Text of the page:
Docket No. 7195.
August 10, 1946.
APPEAL from a judgment of the Superior Court of Humboldt County. Harry W. Falk, Judge. Affirmed.
Robert W. Kenny, Attorney General, Clarence A. Linn and Doris H. Maier, Deputies Attorney General, for Appellant.
Hill Hill for Respondent.
This action was instituted under the provisions of sections 37, 38 and 44 of the California Unemployment Insurance Act [Stats. 1935, p. 1226, as amended; 3 Deering's Gen. Laws, Act 8780d], against defendant as administrator of the estate of Emil Wirta, for the collection of unemployment contributions, interest and penalties, for the period beginning July 1, 1939 and ending December 30, 1943. The decedent, during said period, operated what is known as a "tie camp" in Humboldt County. He employed certain employees including truck drivers, caterpillar and bulldozer operators and general utility men. Liability for failure to pay contribution upon these employees was admitted at the trial. However it was contended by plaintiff that certain other persons referred to as split products operators or "tie-makers" were also employees of decedent and that Wirta should have made contributions as to them. The trial court found to the contrary, and it is from its judgment in this behalf that this appeal was taken.
 The evidence shows that decedent Wirta was engaged in the business of manufacturing and selling split products consisting of ties of various sizes, stakes, posts and shakes. He owned some timber and leased some from others. The "tie-makers" whose status is in question here, were skilled men, long experienced in their particular line of work. They operated as follows: Wirta would show them a "lay-out" consisting of a designated area, or a designated number of trees. They then bought the designated trees, or the trees on the designated area, upon a stumpage basis, felled the trees and made from them either shakes, ties, posts or stakes, according to their judgment as to which product or products could be made from them most advantageously. They were not told by Wirta or anyone in his employ what to make, they worked no regular hours, going and coming as they wished, sometimes "laying off" for periods of days. They furnished their own tools consisting of crosscut saws, dragsaws, axes and wedges, and their own fuel to operate the dragsaws. They could, and sometimes did, take partners in to help in their work, and sometimes assisted one another in the felling of trees. Also they sometimes employed helpers whom they themselves paid. Their products were sold mainly to Wirta who purchased and paid for them on the basis of so much per 1,000 board feet. The products purchased by Wirta were counted, graded and culled by him and he hauled them from the woods. He did not inspect the work while it was being done. The operators could and sometimes did sell their products to others, and did not receive pay from Wirta for such products as he did not consider satisfactory. The products made by the operators remained their property until paid for by Wirta, and risk of loss was theirs. Wirta kept no records of the trees these men worked, they considered themselves their own "bosses," and they could quit work whenever they wished. Wirta could not discharge them, though he could refuse to sell any more trees to a man whose products were unsatisfactory. Wirta furnished meals and lodging to the operators if they desired to avail themselves of same, but they were charged for such facilities when they elected to use them. A form of agreement was introduced in evidence but not all of the operators executed such contracts, and the evidence shows that the methods of operation, before and after the execution of the agreements were the same.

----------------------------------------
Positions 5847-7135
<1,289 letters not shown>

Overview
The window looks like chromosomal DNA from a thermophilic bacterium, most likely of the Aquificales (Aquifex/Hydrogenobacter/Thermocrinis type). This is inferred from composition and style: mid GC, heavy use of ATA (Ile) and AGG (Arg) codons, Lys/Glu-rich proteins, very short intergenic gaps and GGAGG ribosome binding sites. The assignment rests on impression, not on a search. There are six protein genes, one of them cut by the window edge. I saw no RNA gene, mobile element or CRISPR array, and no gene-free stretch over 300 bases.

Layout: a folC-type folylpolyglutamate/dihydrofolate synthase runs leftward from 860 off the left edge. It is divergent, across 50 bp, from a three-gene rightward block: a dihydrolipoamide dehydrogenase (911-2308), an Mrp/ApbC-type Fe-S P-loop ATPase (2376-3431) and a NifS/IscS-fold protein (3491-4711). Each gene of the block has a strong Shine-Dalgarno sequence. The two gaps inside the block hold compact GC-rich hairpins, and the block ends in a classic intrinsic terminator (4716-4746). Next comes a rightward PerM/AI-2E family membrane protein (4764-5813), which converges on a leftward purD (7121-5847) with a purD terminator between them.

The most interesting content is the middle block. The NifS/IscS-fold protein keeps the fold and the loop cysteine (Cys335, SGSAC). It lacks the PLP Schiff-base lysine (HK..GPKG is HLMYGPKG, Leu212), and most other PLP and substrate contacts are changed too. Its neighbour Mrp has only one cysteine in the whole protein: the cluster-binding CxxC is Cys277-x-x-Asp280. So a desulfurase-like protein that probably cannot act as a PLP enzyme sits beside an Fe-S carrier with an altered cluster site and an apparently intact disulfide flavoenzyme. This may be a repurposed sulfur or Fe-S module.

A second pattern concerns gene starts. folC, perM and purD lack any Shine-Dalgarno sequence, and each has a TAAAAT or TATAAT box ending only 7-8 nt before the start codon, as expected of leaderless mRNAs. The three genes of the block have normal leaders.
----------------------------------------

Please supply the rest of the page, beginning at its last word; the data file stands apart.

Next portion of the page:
"AGREEMENT, executed this ____ day of ____, 1941, between E. WIRTA, herein called the Seller, and ____, herein called the Buyer.
"Seller agrees to sell, and Buyer agrees to buy certain specified redwood trees located upon the North half of the Northwest quarter of Section 16, Township 4 South, Range 3 East, Humboldt Base and Meridian, in Humboldt County, California, designated as trees Numbered ____, at the rate of ____ per thousand board feet stumpage, to be manufactured into split products by the Buyer and resold.
"The Seller agrees to purchase from the Buyer split products to be manufactured by the Buyer from said trees which meet specifications prescribed by the Seller, at the rate of ____ per thousand board feet. It is understood that the Buyer may sell said split products to whomever he desires by paying a toll of $1.00 per m. board feet for use of roads constructed and maintained by Seller.
"It is understood and agreed that no title to the real property upon which said trees are located passes to the Buyer. Should the Buyer fail to manufacture said trees, and logs and timber therefrom into split products within a reasonable time, to-wit, within 30 days after notice from the Seller, title thereto shall revert to the Seller. Risk of loss is on the Buyer.